The law does not presume that an official has taken those affirmative steps essential to divest a citizen of title to property, to dispense with the proof of the record of such acts. (Citation omitted.)

An earlier statement of the rule was set out by the U.S. Supreme Court in Ronkendorff v. Taylor's Lessee, 4 Pet. 349, 7 L.Ed. 882 (1830):

To devest an individual of his property against his consent, every substantial requisite of the law must be shown to have *202been complied with. No presumption can be raised in behalf of a collector who sells real estate for taxes, to cover any radical defect in his proceeding, and the proof of regularity in the procedure devolves upon the person who claims under the collector’s sale.

See also Wildman v. Enfield, 174 Ark. 1005, 298 S.W. 196 (1927).

In Price v. Slagle, 189 N.C. 757, 128 S.E. 161 (1925), the Court stated:

The Legislature has the power to prescribe the details for statutory foreclosure of the taxpayer’s equity of redemption in other ways than by judicial process, and may regulate and declare directory, and not vital, the administrative duties therein, which are to be performed by public officers. It has the power to change or abolish these duties, in so far as they are not basic or jurisdictional. The requirement of notice to the defaulting taxpayer, who is the landowner, may be prescribed and regulated within reasonable limits by the Legislature, but cannot be dispensed with. Such a requirement is subject to the test of “due process of law. ” (Emphasis ours.)
* * *
Ministerial officers who conduct proceedings in tax sales, and especially purchasers thereat, are required to comply with these provisions which bring notice to the citizen that his land is about to be lost; and if the title to the citizen’s land is divested from him, it must be upon a strict and clear compliance with the express limitations and provisions fixed by the law itself. (Citations omitted.)

Fundamental due process compels us to hold in the instant case that no presumption of validity or regularity will suffice in the stead of clear and convincing evidence that notice was actually mailed in accordance with statutory requirements.

[2] Plaintiff appellant contends that the recitals contained in the Sheriff’s deed to Lincoln K. Andrews supply the missing physical evidence of compliance with the statutory formalities of G.S. 105-392 (now G.S. 105-375). He cites Jenkins v. Griffin, 175 N.C. 184, 95 S.E. 166 (1918) and Board of Education v. Gallop, 227 N.C. *203599, 44 S.E. 2d 44 (1947) in support of his contentions. Jenkins dealt with a private sale under a power of sale in a mortgage, and the due process considerations discussed above do not, therefore, come into play and the citation is not apposite. Gallop dealt with the sufficiency of a tax deed’s recitals to validate a sale where the original execution had disappeared and a “second execution” without benefit of return of sheriff or issuance by the clerk was brought forward as evidence. The recitals in the deed were held to be at best secondary evidence of the proper execution. Similarly, the recitals in the various instruments contained as exhibits in the record before us are at best only secondary evidence of the mailing of the prescribed notice, and will not serve to supplant actual direct evidence of the purported mailing.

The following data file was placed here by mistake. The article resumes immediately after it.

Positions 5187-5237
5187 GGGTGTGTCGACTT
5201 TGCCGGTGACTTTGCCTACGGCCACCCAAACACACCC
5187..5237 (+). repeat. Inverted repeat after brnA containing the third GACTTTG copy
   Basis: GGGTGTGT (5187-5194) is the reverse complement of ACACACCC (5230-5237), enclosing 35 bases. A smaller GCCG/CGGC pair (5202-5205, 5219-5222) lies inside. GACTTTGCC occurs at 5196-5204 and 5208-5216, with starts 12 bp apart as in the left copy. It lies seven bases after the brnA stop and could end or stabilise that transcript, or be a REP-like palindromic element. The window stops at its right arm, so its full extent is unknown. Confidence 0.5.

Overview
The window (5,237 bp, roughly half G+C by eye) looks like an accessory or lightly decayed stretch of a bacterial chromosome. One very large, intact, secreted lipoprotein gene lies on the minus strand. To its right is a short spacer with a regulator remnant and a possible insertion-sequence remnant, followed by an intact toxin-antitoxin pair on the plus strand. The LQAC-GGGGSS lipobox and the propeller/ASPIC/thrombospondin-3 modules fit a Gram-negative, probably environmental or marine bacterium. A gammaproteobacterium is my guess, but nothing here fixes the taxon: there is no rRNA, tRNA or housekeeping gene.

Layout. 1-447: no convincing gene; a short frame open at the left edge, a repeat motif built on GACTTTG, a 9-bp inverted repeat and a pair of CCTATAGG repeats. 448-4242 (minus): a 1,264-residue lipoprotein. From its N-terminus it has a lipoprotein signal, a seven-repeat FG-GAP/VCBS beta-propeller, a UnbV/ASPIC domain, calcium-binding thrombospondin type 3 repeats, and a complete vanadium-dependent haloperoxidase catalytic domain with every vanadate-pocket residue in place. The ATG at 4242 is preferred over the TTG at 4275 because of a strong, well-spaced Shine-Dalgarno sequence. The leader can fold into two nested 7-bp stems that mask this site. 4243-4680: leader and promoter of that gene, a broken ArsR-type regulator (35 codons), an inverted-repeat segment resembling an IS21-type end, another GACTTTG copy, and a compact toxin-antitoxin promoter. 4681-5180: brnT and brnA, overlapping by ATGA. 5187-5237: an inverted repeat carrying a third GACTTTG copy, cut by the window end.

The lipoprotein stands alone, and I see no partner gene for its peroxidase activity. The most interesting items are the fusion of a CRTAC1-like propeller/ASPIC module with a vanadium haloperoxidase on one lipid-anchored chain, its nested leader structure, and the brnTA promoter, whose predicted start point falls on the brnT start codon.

[3] If the burden of proof is upon plaintiff Lincoln K. Andrews to show the validity and compliance with the statute of the proceeding upon which he claims title (as is stated in Ronkendorff v. Taylor’s Lessee, supra, quoted above), his case clearly must fail, as the evidence does not show by a preponderance that the notice was mailed, but only that it might have been so mailed.

Even if the plaintiff does not carry the burden of persuasion, a finding for the movants is proper. In the absence of any presumptions concerning official acts, plaintiffs evidence establishes facts from which the trier of fact could infer that the notice was mailed. On the other hand, movants’ evidence, coupled with that evidence of the plaintiff which shows the present nonexistence of the Sheriff’s record of certified mailings and the absence in the records of the tax proceeding of any returned letter addressed to Frank Osteen, will support an inference that the letter was not mailed. Unlike the presumption, which is conclusive upon the trier of fact until rebutted by sufficient evidence, the inference will permit but does not compel the finding based upon it. 2 Stansbury N.C. Evidence (Brandis Rev.) § 215 (1973). “An inference is nothing more than a permissible deduction from the evidence, while a presumption is compulsory and cannot be disregarded by the jury.” Cogdell v. R.R., 132 N.C. 852, 44 S.E. 618 (1903). No objection to the competency of movants’ evidence has been brought forward on appeal; therefore, any objection is deemed waived. The findings of fact by a trial court in a non-jury trial have the force and effect of a verdict by a jury and are conclusive on appeal if supported by competent evidence, even *204though the evidence might sustain findings to the contrary. Williams v. Pilot Life Ins. Co., 288 N.C. 338, 218 S.E. 2d 368 (1975). The trial judge in the instant matter was faced with a choice of competing inferences, and he chose to believe the evidence supporting the movants’ contentions. We will not now disturb his findings of fact or the order based thereon.

For the reasons stated above, plaintiffs assignments of error are overruled, and the order of Judge Smith is affirmed.


Chief Judge BROCK concurs.

Judge Arnold dissents.